NCAA Teams Need Grades Off the Court

Loose Ball: Poor academics, affecting Syracuse this year, will hit UConn in next year's tournament.

UConn guard Shabazz Napier (Jonathan Daniel/Getty Images)
UConn guard Shabazz Napier (Jonathan Daniel/Getty Images)

Schools can’t force players to study hard and attend class any more than parents can. So the NCAA has to find the right balance in encouraging higher academic standards, realizing that some athletes will realize the benefits of their college experience at a later date.

“I don’t think Harvard was punished when Bill Gates left early,” Boeheim said. “We’ve also had five or six guys who left early, went to the NBA, played, and came back and graduated. We helped them graduate. We have two or three right now that are very close to graduating who are done playing with their NBA careers.”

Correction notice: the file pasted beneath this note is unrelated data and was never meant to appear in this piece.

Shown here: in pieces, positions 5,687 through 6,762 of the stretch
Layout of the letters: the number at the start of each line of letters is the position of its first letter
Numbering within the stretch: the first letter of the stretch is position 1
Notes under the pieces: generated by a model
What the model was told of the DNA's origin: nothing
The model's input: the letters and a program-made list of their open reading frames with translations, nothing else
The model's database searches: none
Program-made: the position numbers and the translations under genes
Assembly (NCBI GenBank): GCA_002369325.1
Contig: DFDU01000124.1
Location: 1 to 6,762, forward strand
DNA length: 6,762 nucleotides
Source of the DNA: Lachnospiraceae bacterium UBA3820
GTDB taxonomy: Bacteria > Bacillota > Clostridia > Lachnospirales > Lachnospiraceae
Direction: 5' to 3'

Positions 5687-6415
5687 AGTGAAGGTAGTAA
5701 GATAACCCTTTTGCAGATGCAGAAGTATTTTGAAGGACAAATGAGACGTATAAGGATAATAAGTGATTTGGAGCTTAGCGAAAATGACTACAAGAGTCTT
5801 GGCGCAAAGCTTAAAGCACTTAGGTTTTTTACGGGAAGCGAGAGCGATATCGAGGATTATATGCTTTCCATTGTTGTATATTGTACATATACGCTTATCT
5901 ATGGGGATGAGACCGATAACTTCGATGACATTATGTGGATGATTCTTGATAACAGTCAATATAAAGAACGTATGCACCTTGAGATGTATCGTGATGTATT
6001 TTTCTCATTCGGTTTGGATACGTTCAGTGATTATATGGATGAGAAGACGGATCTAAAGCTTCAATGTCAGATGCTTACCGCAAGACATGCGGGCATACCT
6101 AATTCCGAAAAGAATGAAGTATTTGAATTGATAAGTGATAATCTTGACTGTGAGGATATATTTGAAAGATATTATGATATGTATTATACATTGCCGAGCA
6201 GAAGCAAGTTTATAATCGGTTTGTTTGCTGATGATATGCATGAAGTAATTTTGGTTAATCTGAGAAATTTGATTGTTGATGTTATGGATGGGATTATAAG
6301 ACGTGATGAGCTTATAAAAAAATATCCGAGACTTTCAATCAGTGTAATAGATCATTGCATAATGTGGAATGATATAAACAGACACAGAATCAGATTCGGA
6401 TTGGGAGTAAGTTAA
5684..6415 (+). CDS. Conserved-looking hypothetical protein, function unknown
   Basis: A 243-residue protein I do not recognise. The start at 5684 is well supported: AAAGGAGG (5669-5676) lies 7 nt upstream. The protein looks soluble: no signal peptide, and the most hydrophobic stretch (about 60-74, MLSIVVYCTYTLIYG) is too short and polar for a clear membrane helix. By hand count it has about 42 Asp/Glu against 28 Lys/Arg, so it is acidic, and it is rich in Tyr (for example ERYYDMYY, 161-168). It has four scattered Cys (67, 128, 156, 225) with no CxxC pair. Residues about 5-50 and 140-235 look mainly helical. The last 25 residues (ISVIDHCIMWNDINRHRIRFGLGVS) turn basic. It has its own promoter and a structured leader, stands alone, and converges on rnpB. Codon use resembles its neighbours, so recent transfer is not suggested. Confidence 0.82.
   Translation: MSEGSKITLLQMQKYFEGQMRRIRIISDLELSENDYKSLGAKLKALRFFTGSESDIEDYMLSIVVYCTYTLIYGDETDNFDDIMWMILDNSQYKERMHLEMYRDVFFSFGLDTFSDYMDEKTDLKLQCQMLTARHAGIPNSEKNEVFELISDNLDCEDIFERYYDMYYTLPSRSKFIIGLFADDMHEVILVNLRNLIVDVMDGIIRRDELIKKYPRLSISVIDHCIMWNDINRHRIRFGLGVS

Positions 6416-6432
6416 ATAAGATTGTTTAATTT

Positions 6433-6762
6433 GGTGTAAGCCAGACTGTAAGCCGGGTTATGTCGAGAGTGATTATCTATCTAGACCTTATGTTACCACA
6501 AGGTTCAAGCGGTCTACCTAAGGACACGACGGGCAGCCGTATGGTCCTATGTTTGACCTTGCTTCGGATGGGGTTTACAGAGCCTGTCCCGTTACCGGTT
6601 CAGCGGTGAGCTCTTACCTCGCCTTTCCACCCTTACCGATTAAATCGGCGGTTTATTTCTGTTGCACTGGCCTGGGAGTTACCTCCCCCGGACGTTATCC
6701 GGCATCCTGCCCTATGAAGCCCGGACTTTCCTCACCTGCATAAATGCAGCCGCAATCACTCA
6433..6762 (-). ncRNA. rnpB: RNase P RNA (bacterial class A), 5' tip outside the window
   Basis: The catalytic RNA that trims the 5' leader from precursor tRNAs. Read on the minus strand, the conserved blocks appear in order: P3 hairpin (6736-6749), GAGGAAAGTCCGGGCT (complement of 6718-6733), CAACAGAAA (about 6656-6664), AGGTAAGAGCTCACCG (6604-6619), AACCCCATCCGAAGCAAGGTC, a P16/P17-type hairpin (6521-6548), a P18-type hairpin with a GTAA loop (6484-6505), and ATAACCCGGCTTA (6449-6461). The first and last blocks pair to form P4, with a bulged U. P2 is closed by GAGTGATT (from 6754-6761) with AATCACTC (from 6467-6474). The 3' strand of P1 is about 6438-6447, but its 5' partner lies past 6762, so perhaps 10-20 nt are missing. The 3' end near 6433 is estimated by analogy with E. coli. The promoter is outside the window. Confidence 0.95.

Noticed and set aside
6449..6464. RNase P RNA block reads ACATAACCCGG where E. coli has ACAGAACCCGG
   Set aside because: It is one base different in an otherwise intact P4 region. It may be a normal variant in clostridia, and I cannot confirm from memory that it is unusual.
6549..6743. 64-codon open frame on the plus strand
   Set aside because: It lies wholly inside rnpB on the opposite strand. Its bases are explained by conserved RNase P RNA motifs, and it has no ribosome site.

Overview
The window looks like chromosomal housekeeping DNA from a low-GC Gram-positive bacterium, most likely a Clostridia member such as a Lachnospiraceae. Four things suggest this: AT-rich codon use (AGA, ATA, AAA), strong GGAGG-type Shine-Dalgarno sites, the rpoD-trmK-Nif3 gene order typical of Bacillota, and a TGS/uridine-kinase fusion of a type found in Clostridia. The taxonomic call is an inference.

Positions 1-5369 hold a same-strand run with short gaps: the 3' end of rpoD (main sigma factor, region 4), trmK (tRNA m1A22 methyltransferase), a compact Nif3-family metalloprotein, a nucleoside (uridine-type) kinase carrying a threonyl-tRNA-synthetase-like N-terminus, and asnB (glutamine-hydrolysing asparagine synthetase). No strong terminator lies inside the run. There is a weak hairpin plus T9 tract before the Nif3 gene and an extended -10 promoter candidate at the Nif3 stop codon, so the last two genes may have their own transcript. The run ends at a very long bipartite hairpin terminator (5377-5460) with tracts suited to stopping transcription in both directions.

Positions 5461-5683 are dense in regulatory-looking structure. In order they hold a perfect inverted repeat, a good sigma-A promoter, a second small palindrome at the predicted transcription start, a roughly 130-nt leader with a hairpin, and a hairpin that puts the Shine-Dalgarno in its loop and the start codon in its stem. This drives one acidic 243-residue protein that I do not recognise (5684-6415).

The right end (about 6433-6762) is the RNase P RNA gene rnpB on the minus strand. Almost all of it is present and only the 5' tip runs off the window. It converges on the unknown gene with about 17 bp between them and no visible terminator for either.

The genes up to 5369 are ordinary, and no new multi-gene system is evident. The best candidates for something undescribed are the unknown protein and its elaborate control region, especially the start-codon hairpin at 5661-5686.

Many college athletes will respond favorably once expectations are raised. But there also has to be room for case-by-case analysis. Entire teams shouldn’t always be punished for poor choices by several members.

Deron Snyder’s Loose Ball column appears regularly on The Root. Follow him on Twitter and reach him at BlackDoor Ventures, Inc.

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